Publications on Food Security
Food Security in the United States, A Briefing Room Report from the Economic Research Service of the US Department of Agriculture, 2011.
Food Security, Nutrition and
by Geoffrey Lawrence, Kristen Lyons and Tabatha Wallington, 2011.
Climate Change and Food Security: Adapting Agriculture to a Warmer World (Advances in Global Change Research)
by David B. Lobell and Marshall Burke (Dec 18, 2009).
Poke the Box
by Seth Grodin, 2011.
Purple Cow, New Edition: Transform Your Business by Being Remarkable
by Seth Grodin, 2009.
Enchantment: The Art of Changing Hearts, Minds, and Actions
by Guy Kawasaki (2011).
by Everett M. Rogers. The Free Press, 1995.
In our opinion the book on innovation and the most comprehensive book
on the subject.
Tipping Point: How Little Things Can Make a Big Difference
by Malcolm Gladwell. Little, Brown, 2000.
A very coherent view of why some ideas spread and what can be done
to help them.
by Stephen R. Covey. Fireside/Simon & Schuster, 1994
For people who are always too busy to get anything done.
Change Agent's Guide (2nd edition)
by Ronald G. Havelock. Educational Technology Publications, 1995.
A manual to stimulate thought for people who run projects.
and Telephone Surveys: The Total Design Method
by Don A. Dillman. John Wiley, 1978.
The authoritative work on surveys.
Structure of Scientific Revolutions
by Thomas A. Kuhn. University of Chicago, 1970.
Still the most insightful book on the nature of public ideas and science.
E-Myth Revisited: Why Most Small Businesses Don't Work and What to Do
by Michael E. Gerber. Harper 1995.
A plan for going beyond the limitations of being highly competent.
Change Monster: The Forces That Fuel or Foil Corporate Transformation
by Jeanie Daniel Duck. Crown Business,2001.
Why a new organizational chart, work plan or Request for Proposals
doesn't change very much.
More Teams: Mastering the Dynamics of Creative Collaboration
by Michael Schrage. Doubleday, 1989.
"At a job interview, a friend was asked if he was a team player.
Yes," he replied, "team captain." p. xi.
Composting Manure Projects at Risk (2011)
Updating existing law to accommodate creative solutions in agricultural community has proven to be a necessity in helping rural areas meet the deadline for implementing plans to limit nutrient pollution in nearby waterways.
The Future of Food Conference (2011)
With a forward looking keynote by His Royal Highness Prince Charles of Great Britain, the conference focused on food security, sustainable food production, and other relevant issues over four days in Washington, D.C. Special Section, The Washington Post, May 10, 2011.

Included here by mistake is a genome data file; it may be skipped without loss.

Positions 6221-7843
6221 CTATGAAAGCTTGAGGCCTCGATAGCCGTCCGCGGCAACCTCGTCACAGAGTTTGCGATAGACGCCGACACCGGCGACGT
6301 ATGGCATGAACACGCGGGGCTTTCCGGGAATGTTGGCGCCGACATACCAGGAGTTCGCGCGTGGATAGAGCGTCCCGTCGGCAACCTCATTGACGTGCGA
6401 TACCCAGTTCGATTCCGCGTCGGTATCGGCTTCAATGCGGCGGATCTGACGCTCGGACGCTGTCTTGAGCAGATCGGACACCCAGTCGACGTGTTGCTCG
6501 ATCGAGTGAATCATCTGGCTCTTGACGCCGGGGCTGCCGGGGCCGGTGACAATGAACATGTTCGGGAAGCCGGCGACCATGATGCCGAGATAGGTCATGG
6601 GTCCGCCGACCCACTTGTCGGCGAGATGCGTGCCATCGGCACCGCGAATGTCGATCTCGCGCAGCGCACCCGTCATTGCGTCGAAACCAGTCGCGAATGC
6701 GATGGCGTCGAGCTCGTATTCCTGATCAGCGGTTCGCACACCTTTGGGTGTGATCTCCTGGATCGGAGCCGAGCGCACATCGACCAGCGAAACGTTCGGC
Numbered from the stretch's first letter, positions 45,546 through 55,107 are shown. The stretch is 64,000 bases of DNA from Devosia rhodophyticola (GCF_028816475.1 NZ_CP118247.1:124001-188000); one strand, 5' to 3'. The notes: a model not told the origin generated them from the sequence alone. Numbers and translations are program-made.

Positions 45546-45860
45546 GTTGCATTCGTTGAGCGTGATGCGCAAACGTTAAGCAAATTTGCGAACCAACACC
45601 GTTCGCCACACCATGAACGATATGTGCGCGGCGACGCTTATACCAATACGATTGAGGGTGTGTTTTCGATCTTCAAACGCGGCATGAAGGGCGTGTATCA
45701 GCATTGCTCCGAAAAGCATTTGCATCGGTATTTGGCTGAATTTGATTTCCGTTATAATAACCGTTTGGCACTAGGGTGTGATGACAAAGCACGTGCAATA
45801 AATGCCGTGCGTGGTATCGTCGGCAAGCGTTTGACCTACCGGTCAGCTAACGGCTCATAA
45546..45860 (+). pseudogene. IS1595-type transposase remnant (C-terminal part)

Important Global Effort Launched
On May 5, 2011, the Prince of Wales spoke at the Future of Food conference yesterday in Washington DC. The speech lays out a coherent argument for understanding the underlying causes of the food crises as being the result of flawed public policies that subsidize unsustainable production systems and don't have mechanisms to cost their externalities (from global warming gases to water pollution). This means, he demonstrates, that sustainable production is not competing on the same playing field, and the system as a whole is significantly degrading environmental capital at local and global scales. Furthermore it embraces and deploys the concept of resilience and interweaves social justice concerns. He both makes the case for the economic restructuring while also integrating everything from cultural diversity, to health, to valuing other living beings. His concern right now, clearly, is to move the kind of experimentation that he, we, and many of our partners have been doing the last decades at farm and community scales into something that can go mainstream.
Study finds less salmonella, antibiotic resistance in organic chicken:
UN report on Global Agroecology Movement describes the move by farmers in developing
countries to ecological agriculture which could double food production within a decade.
by David Dorsey. Fast Company, December 2000. www.fastcompany.com/online/41/sternin.html
A great article on creating change.
"The traditional model for social and organizational change doesn't
work ," says Sternin, 62. "It never has. You can't bring permanent
solutions in from outside." Maybe the problem is with the whole model
for how change can actually happen. Maybe the problem is that you can't
import change from the outside in. Instead, you have to find small, successful
but "deviant" practices that are already working in the organization
and amplify them. Maybe, just maybe, the answer is already alive in the
organization -- and change comes when you find it."
and Agricultural Policy:
Taking Stock in the New Century. USDA 2001.
A clear and informative, if somewhat under-appreciated, report on farm